ARC helps prevent legitimate emails from being marked as spam or phishing emails appearing as if they originated from trusted sources. By establishing a reliable chain of trust, ARC enhances email deliverability and improves the accuracy of spam filtering systems.

While ARC provides valuable authentication and integrity checks, it does not directly address email spoofing or guarantee the sender’s reputation. It’s not a standalone end-all, be-all solution.

Instead, ARC is most effective when used in conjunction with other email authentication protocols like SPF, DKIM, BIMI, and DMARC. When your brand uses all these standards to protect itself, you mitigate risks and make it harder for bad actors to impersonate your brand and spoof customers.

Benefits of ARC for brands and consumers

Here’s a short list that touches on the short-term and long-reaching benefits of ARC:

  • Improved email deliverability: ARC helps ensure that legitimate emails pass through forwarding servers without being marked as spam or rejected by recipient mail servers. It enhances the chances of email delivery to the intended recipients.
  • Enhanced security: ARC helps detect tampering or modification of the message during transit, providing additional protection.
  • Reduced false positives: With ARC, legitimate emails that are forwarded through intermediaries are less likely to be falsely identified as spam. This helps recipient mail servers make more accurate decisions regarding email categorization and reduce false positives.
  • Improved reporting: ARC allows for better visibility into an email’s path through various forwarding servers. This information can help troubleshoot and investigate email delivery issues.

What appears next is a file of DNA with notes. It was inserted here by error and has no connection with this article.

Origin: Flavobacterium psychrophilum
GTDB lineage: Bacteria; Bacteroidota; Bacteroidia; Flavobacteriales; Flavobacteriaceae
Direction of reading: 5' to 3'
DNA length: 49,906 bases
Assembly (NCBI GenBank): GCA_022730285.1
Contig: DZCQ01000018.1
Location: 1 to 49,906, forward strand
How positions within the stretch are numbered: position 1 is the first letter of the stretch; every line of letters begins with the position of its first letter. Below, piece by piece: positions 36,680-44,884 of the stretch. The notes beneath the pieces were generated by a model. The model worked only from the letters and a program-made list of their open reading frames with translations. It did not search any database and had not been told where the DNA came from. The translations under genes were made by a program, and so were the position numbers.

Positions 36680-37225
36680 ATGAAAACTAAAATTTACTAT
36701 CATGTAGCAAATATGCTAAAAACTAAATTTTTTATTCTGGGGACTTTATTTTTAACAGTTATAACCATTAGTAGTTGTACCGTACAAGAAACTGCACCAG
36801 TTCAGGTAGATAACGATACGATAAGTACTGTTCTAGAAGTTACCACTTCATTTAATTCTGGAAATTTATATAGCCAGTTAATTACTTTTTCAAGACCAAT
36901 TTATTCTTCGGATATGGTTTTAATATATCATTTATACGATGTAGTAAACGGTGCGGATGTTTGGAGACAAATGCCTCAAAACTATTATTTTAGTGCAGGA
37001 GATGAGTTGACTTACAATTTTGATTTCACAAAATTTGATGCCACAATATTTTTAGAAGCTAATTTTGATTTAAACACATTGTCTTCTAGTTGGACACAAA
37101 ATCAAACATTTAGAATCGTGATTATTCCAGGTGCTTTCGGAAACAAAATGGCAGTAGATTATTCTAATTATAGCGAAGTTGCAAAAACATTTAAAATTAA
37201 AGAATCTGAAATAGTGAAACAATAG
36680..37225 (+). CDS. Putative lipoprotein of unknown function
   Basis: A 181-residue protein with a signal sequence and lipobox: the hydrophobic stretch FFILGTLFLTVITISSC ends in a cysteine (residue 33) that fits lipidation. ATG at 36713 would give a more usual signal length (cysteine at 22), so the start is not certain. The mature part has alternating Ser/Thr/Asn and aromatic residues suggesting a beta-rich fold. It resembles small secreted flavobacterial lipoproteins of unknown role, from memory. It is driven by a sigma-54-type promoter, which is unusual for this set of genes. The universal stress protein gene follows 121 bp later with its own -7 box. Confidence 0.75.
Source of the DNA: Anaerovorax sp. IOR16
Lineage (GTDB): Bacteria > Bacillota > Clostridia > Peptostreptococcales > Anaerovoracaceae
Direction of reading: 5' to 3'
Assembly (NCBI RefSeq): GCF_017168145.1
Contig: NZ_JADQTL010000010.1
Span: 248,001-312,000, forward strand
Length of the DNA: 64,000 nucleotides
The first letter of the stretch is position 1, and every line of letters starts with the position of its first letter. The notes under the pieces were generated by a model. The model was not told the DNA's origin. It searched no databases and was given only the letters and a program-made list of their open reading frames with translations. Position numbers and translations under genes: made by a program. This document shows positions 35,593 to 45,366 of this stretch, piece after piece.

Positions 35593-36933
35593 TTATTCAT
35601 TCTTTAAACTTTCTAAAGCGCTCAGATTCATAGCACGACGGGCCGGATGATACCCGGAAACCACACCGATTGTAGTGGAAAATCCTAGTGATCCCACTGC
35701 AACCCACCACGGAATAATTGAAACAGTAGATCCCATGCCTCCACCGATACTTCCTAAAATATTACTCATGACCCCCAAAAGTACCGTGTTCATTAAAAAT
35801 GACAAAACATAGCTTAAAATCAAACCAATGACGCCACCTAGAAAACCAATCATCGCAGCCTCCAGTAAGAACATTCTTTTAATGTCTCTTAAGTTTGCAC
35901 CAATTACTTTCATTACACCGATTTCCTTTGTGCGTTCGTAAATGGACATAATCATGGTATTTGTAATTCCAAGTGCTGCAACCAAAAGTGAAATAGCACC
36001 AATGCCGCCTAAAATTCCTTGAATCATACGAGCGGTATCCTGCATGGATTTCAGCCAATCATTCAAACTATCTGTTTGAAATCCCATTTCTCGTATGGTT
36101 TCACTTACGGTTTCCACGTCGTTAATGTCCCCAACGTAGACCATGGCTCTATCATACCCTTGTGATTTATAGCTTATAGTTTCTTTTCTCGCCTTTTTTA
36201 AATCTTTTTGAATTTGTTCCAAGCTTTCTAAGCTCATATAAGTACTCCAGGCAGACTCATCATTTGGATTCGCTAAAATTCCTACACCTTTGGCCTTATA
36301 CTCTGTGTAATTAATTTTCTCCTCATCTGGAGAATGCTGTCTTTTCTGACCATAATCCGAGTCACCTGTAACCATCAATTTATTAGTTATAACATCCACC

• More complete coverage: With DMARC, DKIM, SPF, and BIMI, you can ensure you have the most comprehensive, up-to-date email security. 

How to get started with the Authenticated Received Chain Protocol

Many of the largest inbox providers have adopted full support for ARC, but you’ll need to make sure you get your foundation in order before you can trust it’ll protect your messages.

Here’s how you can get started with ARC:

  1. Implement the foundational standards: First, you’ll want to implement SPF, DKIM, and DMARC. Ensure these are properly set up and configured for your domain. Need help? Get started for free
  2. Verify ARC support: Double-check that the email service provider (ESP) you use to send email campaigns or transactional emails supports ARC. You might need to check the documentation or contact your support team to confirm compatibility. 
  3. Configure ARC signing: Configure your email infrastructure to add ARC headers and sign the relevant headers. The exact steps will vary depending on your email system or service.
  4. Test and validate: Test your ARC implementation to ensure it’s working. Try sending emails through your infrastructure and check that the ARC headers have been added appropriately. 
  5. Monitor DMARC reports: Check your DMARC reporting to get feedback from recipient mail servers. You want to find out if messages are being falsely marked as spam or if bad actors might be using your domains to spoof customers.

Protect your domains with Valimail Enforce

Valimail has played a big part in ARC’s journey and development, creating an ARC test suite for developers and engineers to test that the specs worked correctly. We’ve contributed to open-source packages for implementing ARC and helped develop software to make this standard a modern-day reality. 

Valimail Enforce gives you trusted, continuous DMARC protection at scale. It accelerates your journey to DMARC enforcement without any manual DKIM or SPF configuration. You better protect your sending domains and customers with DMARC automation, one-click authorization, improved deliverability, and real-time insights.

Want to see for yourself how Valimail can help eliminate DNS management and help you take control of your domains at scale? Schedule a demo with our team to learn how we can work together to better protect your brand.